“On the High Line, it’s about nurturing—almost wanting to hug the High Line with the building,” cooed Danish-born architect Thomas Juul-Hansen when we spoke with him on the phone last week about 505 W. 19th Street, the first building in New York that he designed both inside and out. The condo, on the corner of 19th and Tenth Avenue, is now nearing completion, as evidenced by the opening of the model unit, a 3,000-square-foot three bedroom that the Observer has the first exclusive photos of.
The 35-unit condo is made up of two separate buildings that flank the High Line to the east and west. Attached by a shared lobby that has a glass ceiling showcasing the bottom of the High Line, the HFZ Capital development features one, two, three, and four-bedroom apartments, including duplexes and penthouses, as well as a townhouse with a 40-foot lap pool that has already sold for $11.7 million. The building is 70 percent sold, making the model unit almost redundant. (It was, nonetheless, very nice to take in on the afternoon we visited.)
“In New York, no one really trusts you to do something unless you’ve done it before,” Mr. Juul-Hansen said, though the Harvard-educated architect is far from a novice. He has designed interiors for Jean-Georges Vongerichten restaurants, the private residences of Damon Dash and Michael Hirtenstein and, of course, the interiors at One57.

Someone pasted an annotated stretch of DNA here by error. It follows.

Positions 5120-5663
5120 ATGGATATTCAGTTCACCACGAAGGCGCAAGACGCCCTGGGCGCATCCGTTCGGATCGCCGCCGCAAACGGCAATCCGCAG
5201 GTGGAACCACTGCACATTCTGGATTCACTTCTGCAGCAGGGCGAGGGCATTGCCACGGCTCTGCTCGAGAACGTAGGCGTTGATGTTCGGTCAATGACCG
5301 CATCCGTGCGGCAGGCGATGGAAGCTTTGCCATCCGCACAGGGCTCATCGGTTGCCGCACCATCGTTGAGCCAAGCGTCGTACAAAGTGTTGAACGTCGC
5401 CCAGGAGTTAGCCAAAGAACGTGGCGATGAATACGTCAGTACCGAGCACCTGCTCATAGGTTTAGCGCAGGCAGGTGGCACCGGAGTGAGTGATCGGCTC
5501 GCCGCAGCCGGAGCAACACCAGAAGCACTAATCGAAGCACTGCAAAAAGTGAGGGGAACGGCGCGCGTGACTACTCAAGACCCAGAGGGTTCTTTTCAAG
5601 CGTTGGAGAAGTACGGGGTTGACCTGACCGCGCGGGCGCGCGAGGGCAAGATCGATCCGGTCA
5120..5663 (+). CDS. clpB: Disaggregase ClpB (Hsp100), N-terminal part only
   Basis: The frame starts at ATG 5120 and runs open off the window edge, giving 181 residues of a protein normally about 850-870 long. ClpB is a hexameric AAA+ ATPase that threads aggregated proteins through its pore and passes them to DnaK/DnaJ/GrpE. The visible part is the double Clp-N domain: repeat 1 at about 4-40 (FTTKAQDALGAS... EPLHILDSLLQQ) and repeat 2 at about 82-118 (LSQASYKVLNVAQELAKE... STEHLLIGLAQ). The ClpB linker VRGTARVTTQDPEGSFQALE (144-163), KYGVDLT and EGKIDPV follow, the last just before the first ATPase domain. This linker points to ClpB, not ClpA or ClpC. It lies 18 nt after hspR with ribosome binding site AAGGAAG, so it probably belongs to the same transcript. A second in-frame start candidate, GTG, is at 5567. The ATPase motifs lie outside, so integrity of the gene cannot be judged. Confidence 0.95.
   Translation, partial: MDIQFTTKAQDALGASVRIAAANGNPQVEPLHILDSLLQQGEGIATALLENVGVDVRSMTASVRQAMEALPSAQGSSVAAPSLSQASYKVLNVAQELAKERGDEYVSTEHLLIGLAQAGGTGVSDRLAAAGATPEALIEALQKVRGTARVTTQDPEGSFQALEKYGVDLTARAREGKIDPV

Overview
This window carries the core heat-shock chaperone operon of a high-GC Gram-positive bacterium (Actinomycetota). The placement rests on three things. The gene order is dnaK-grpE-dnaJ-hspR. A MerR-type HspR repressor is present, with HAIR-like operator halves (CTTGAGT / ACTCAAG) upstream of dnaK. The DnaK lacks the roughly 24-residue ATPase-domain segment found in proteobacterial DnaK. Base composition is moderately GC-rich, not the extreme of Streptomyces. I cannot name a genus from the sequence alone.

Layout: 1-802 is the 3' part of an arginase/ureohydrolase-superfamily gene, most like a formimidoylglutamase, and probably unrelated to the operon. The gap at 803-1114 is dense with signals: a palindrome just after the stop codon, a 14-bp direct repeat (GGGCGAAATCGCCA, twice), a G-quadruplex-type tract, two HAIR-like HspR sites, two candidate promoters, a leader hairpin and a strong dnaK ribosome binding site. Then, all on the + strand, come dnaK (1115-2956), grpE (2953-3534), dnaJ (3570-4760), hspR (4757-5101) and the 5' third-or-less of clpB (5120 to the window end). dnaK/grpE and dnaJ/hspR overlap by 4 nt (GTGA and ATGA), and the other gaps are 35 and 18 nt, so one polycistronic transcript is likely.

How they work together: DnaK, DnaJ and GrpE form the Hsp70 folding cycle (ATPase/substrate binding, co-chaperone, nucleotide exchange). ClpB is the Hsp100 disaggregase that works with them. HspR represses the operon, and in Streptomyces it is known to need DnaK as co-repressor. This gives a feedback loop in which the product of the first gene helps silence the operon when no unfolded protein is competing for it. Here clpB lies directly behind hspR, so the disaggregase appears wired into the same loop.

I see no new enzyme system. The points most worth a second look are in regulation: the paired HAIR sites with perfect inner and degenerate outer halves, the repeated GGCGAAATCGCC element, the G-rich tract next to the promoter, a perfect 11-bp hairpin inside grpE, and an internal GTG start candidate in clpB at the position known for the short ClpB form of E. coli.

None, however, that allowed for a fully integrated architectural vision. In controlling both the exterior and interior aspects of 505 W. 19th, Mr. Juul-Hansen said that he was able to understand the implications of the designs for each, unlike other projects in which the outside architect might make design decisions that don’t consider the implications for the interior, and vice versa.
Of course, it’s hard for any building to stand out on the High Line—which has become something of a starchitect’s playground in recent years. But Mr. Juul-Hansen said that what he believes differentiates 505 W. 19th is its embrace of the High Line and the architectural context of the site—a contrast, he said, to many other new developments that work against the elevated park, putting up trees to block nearby buildings or people walking on the High Line.
His building, he emphasized, “is about integrating, merging the energy of the people on the High Line with the people in the units.”
“The energy flows into the apartment and helps transform the interior of the unit,” he continued, a process that he said was evident in the lobby’s glass ceiling, which will be lit at night to illuminate the structure.
And who will the buyers be? Mr. Juul-Hansen offered, vaguely, that he anticipated people who were “fairly open-minded.” He added that the building has a lot of empty nesters who are returning to the city, and selecting this building because of the restaurants, art, and culture in the neighborhood.
And lest not all would-be buyers wish to see and be seen by High Line passerby, higher floor units offer a bit more privacy. For some people, after all, a comfortable distance is by far preferable to a warm embrace.